When news came last year of incoming support through the American Rescue Plan Act and the Infrastructure Investment and Jobs Act, the Mississippi Rural Water Association (MRWA) asked its member utilities what amount they needed. The survey showed a combined need of $700 million, but only a third of the state’s rural water associations had responded. 

Earlier this month, the Legislature appropriated $300 million of APRA funds for rural water associations, and made another $450 million available through a matching program for cities and counties to make water improvements. 

“No, it’s not going to near about be enough,” CEO of the Mississippi Rural Water Association Kirby Mayfield said of the ARPA money. “But this is going to be big, it’s going to be huge for our systems. It’s like I’ve been telling (our members): ‘We’ll never see this again in our lifetimes, take advantage of it.’ This is our chance to get things right.”

Mayfield, who brought the survey’s findings to the Senate Appropriations Committee late last year, discussed how many of the older, small rural systems have expanded over the years and are now failing to serve adequate water pressure to every home. 

“They didn’t need but a two-inch line going down that road because there weren’t but five houses down that road,” Mayfield said. “And today that road might have 50 houses on that road, and the same two-inch line is trying to serve those 50 customers.”

In his testimony to state lawmakers, he described the financial burden that old and breaking infrastructure is putting on the water associations, which often serve low-income populations: in 2013, the EPA estimated that the national average water loss was 16%. In Mississippi, Mayfield estimated that it’s around 35%.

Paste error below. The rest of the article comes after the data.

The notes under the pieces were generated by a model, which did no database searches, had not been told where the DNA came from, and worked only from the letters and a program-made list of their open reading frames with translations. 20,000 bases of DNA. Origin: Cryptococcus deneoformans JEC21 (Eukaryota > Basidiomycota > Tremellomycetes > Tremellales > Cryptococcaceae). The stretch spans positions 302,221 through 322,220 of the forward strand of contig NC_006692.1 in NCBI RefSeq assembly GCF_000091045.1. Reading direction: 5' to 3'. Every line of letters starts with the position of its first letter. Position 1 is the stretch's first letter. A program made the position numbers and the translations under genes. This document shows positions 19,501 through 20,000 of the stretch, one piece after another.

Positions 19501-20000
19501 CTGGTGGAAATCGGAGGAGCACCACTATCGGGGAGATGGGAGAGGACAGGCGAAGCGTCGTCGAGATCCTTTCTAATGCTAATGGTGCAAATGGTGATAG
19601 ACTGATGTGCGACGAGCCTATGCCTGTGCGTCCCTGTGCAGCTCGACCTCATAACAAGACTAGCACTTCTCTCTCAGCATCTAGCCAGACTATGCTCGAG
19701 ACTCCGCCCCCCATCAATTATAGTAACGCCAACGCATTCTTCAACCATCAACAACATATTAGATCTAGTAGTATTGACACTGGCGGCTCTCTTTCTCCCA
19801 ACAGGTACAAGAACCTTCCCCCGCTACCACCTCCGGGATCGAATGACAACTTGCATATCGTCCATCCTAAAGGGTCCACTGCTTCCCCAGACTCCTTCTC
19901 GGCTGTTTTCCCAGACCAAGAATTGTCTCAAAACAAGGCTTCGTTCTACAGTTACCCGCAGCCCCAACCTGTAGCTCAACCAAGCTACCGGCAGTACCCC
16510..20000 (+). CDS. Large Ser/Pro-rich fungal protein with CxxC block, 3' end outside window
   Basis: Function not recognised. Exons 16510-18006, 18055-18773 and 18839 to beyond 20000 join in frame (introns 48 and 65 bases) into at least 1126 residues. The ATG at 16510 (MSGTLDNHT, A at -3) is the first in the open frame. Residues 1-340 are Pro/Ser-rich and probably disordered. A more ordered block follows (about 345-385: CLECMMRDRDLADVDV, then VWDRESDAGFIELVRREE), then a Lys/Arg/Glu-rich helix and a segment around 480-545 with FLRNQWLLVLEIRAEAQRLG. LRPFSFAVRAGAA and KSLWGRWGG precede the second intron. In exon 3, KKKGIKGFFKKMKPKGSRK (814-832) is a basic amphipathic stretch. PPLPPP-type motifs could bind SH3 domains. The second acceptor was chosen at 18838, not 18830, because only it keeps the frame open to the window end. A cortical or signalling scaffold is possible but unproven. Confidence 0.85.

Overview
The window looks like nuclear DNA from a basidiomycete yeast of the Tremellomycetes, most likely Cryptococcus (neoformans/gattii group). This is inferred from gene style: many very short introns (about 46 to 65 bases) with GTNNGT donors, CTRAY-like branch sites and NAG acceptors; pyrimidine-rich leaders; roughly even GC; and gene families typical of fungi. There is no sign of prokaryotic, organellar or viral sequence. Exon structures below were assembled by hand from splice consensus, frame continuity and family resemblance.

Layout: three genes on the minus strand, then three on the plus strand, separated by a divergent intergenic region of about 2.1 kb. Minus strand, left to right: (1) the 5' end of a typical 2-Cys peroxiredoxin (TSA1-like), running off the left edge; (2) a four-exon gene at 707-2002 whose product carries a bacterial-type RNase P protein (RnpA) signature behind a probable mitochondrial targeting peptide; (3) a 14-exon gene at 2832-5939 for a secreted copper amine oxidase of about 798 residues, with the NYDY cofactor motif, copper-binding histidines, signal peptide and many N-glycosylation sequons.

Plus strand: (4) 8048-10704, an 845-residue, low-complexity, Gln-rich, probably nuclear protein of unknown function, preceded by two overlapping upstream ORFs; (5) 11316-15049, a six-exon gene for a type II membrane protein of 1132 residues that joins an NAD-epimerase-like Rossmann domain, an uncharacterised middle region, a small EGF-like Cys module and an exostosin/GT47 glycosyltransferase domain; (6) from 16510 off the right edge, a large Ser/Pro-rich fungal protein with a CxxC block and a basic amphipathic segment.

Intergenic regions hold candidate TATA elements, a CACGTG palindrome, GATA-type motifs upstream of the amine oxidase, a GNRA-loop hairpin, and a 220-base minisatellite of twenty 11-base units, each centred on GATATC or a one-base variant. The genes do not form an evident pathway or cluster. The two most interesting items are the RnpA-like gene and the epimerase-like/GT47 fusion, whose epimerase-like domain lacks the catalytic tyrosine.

With so many small utilities around the state, some experts have recommended consolidating rural water associations to save money on resources and combine expertise among board members.

In some cases, like with Black Bayou, nearby utilities are happy to merge. But others, Mayfield explained, are hesitant to take on the debts of struggling nearby utilities. He added that ARPA funds could be used to alleviate such costs and encourage consolidation.


We want to hear from you!

By listening more intently and understanding the people who make up Mississippi’s communities, our reporters put a human face on how policy affects everyday Mississippians. We’re listening closely to our readers to help us continue to align our work with the needs and priorities of people from all across Mississippi. Please take a few minutes to tell us what’s on your mind by clicking the button below.


Creative Commons License

Republish our articles for free, online or in print, under a Creative Commons license.

Alex Rozier, from New York City, is Mississippi Today’s data and environment reporter. His work has appeared in the Boston Globe, Open Secrets, and on NBC.com. In 2019, Alex was a grantee through the Pulitzer Center’s Connected Coastlines program, which supported his coverage around the impact of climate change on Mississippi fisheries.